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"Jackson Strange," the nurse read out, her eyes meeting his across the nearly empty waiting room. She checked something off on her clipboard. "The doctor will see you now."
Jackson stood, trying not to put too much weight on his left leg--and trying not to look like he was limping. Too late; Aunt Bella Bitoni was as perceptive as she was competent--and blunt.
"Stop right there, mister," the nurse told him. Her normally laughing black eyes were hard today, and focused completely on his leg. She pursed her lips and pushed a lock of silvering black hair out of her face. "Bobby, have you got the wheelchair in there?"
Aww, man. Jackson nearly groaned out loud. He hoped she wasn't going to write to his mother. "Bella, I'm fine--"
But Bobby, the teenaged evenings-and-weekends receptionist, was already wheeling the damn thing into the backs of his legs. They collapsed, fire shooting up from the left knee. "Dammit, Bella! Ow!"
"Thanks, Bobby," she said, ignoring him completely. The two other patients waiting snickered. "I've got it from here."
Jackson gave old man Bender from the grocery store an unpleasant glare as Bella wheeled him into an examination room. "Dr. Dan busy today?" he asked, mostly to keep her from lecturing him for walking on his injured leg.
"Dr. Dan's seeing about Star Hamilton's girl. She's due any day now." Bella didn't look up from filling in his chart. "We've got a new man in; he'll look after you." She put her pen down at last and scowled at him from behind her no-nonsense spectacles. "As for you, Jackson Strange, you should know better! No telling what damage you'll do to yourself next. And you'll break yourmother's heart. Are you trying to get yourself killed?"
Damn it; why did she always have to play the mom card? "No, Aunt Bella," he mumbled. Did they teach guilt-tripping in nursing school nowadays or what?
Aunt Bella grabbed the chair at the computer desk across from him and peered around the monitor, spectacles obscuring her eyes. "What did you do to yourself this time?"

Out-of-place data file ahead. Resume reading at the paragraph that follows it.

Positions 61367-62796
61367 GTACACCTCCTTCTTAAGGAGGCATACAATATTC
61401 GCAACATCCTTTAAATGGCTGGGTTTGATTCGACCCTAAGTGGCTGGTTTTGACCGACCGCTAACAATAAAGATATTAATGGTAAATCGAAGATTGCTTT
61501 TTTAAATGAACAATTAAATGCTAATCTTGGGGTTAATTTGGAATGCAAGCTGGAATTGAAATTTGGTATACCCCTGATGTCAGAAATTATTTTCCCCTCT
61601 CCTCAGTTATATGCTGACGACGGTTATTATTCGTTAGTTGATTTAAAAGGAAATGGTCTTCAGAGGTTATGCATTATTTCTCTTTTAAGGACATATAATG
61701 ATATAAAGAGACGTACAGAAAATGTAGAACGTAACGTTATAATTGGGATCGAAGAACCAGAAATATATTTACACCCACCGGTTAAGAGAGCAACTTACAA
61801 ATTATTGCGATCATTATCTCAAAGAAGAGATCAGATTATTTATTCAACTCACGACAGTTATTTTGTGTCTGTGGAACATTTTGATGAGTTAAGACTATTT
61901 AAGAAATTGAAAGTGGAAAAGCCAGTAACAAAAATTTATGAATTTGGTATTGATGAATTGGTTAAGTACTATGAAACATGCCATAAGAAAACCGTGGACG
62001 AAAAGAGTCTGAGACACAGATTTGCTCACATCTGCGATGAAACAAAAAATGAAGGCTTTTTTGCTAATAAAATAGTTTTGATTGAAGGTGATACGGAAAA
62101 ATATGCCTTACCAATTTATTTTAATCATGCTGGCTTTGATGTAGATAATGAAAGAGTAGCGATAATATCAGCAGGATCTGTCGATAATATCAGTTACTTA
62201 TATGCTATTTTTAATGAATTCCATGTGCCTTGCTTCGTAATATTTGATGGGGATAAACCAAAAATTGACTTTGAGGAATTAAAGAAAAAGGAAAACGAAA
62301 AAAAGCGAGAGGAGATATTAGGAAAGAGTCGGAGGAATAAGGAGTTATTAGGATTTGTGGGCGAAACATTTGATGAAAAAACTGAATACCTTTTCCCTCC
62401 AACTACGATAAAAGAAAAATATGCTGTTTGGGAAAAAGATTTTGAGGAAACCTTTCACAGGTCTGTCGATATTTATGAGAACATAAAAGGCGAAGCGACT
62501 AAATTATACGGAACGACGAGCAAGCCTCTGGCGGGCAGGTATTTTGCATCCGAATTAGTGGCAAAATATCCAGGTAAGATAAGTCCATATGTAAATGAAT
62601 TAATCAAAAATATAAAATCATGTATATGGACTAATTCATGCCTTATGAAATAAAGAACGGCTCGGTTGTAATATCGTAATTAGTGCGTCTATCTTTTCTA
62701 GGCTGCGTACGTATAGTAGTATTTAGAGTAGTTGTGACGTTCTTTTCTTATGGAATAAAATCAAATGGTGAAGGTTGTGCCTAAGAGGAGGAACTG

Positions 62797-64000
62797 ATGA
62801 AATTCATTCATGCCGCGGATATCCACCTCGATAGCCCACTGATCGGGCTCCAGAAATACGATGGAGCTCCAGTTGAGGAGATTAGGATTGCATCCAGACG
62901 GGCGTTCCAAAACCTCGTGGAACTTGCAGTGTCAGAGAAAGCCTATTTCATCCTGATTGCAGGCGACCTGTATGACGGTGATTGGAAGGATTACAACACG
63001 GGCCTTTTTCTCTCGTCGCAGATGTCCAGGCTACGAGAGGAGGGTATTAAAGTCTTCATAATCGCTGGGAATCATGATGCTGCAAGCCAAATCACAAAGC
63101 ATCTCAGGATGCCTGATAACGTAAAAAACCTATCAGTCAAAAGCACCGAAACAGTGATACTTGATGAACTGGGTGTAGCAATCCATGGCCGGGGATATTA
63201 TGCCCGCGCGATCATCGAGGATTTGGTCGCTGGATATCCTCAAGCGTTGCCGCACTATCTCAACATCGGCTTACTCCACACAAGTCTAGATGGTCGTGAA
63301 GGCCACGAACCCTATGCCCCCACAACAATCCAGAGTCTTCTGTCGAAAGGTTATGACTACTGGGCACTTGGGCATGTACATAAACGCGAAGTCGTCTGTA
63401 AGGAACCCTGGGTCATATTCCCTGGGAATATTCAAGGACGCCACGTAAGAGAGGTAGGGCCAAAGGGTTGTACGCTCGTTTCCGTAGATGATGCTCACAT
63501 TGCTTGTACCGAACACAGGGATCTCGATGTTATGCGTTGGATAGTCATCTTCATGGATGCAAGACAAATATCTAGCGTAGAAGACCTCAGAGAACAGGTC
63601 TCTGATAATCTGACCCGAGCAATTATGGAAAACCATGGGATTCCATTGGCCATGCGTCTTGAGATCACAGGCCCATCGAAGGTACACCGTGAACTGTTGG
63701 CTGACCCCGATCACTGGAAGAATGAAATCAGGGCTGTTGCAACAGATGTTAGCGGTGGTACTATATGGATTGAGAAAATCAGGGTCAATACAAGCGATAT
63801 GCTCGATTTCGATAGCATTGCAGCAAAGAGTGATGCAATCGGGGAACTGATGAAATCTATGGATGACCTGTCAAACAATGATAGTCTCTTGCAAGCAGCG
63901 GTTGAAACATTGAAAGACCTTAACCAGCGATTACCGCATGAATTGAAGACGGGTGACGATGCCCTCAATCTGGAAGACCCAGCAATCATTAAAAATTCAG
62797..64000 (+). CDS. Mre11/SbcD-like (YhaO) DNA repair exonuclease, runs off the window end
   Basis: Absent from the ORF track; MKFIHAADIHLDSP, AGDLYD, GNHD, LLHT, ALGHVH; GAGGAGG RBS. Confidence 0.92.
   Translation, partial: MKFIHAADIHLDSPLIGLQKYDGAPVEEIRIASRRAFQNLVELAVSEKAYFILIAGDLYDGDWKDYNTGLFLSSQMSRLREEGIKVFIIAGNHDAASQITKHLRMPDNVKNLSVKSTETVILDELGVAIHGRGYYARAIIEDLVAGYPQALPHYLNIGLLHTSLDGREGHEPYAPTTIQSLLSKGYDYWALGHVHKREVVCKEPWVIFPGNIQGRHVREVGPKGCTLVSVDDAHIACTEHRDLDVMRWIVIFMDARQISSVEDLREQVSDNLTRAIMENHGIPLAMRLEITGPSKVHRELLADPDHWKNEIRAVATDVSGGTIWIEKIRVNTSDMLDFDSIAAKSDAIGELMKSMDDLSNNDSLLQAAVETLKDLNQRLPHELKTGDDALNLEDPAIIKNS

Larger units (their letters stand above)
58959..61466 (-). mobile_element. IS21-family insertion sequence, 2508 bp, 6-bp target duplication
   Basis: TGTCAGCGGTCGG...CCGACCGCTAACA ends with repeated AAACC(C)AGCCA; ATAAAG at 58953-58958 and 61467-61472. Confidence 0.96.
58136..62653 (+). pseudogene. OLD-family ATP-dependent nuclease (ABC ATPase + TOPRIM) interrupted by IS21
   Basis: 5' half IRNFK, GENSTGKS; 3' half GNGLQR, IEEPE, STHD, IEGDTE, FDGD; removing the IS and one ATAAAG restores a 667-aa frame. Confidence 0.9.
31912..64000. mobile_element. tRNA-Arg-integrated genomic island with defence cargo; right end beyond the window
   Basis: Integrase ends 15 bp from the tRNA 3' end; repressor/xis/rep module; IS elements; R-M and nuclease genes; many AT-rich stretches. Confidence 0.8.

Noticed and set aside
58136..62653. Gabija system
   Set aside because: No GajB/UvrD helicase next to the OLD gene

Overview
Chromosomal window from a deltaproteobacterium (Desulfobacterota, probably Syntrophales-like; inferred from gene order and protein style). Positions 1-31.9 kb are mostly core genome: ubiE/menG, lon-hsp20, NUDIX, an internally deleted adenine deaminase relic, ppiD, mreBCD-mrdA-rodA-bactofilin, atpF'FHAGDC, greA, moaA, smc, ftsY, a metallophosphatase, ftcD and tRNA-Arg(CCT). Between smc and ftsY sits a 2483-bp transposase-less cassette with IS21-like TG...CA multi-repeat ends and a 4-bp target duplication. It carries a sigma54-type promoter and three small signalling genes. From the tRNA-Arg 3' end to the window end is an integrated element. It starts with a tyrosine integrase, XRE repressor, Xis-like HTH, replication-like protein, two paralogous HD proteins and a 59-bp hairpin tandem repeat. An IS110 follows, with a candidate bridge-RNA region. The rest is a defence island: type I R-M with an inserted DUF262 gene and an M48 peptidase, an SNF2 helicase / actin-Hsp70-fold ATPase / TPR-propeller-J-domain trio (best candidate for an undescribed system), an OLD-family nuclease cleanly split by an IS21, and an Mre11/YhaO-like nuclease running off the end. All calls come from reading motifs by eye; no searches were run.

Jackson sighed. He would have to hope for doctor-patient confidentiality on this, or Bella'd be writing to Calgary in no time. "Some fool left his toolbox out. I tripped, cut my leg open on a raw girder."
Bella winced, but she was typing away. Probably checking whether his tetanus was up to date. "By the way you were limping you've either let it get infected or it's fresh and you're gonna need stitches."
"I'm not that stupid," he protested. He'd only let an injury get infected once; that had been more than enough, thanks.
"Hmph. Depends on who you ask." Bella finished her data entry and looked at him over the rim of her glasses. "You need a place to stay while you're recovering, you call your Uncle John or me, you hear? Don't let them send you back to work before you're ready."
He bit his tongue to refrain from pointing out that it was his own business--literally--to manage and he'd go back when he was damn well ready, which was usually right away. He didn't like leaving someone else in charge. "Yes, Aunt Bella."
Bella closed the door.
Jackson let out a breath he hadn't realized he'd been holding. It had been a strain, hiding the pain from his aunt. God, he hadn't needed to swear this badly since the Flames lost the Stanley Cup finals. He pressed his closed fist into his left thigh, grimacing and cursing under his breath.
The door opened, admitting a tall, slender man in a lab coat.
"Who the hell are you?" Jackson growled, not letting up the pressure. Detachedly, he noted a growing red stain above the knee of his jeans.
"I'm Dr. Piet," the man said, not too sharply considering Jackson's attitude. He consulted his chart. "You must be Jackson Strange."
"I go by Jack," he said through clenched teeth. "You'll forgive me for not standing up."
"Bella didn't give you anything for the pain?"
"She thinks I should suffer for being careless."
"Hmm. We'll have to agree to disagree." He went to a cupboard and sorted through the various medications. "How bad's the pain? On a scale of one to ten?"
Oh, thank God, Jack thought. Morphine. "I dunno. Seven? Worse than the dog bite to the calf, but not as bad as the time I accidentally set myself on fire in high school."
He could hear the sadistic amusement in the doctor's voice. "Are you accident prone?" Then, before he could even answer, the prick of a needle at the curve of his shoulder.
Almost immediately, he could feel the pain begin to dull. "Oh, Doc. I think I love you."
"I'll bet you say that to all the boys."
Morphine-sedated, it was hard to tell what he meant by that. The sudden respite from pain also gave Jack a chance to look up at his lord and savior.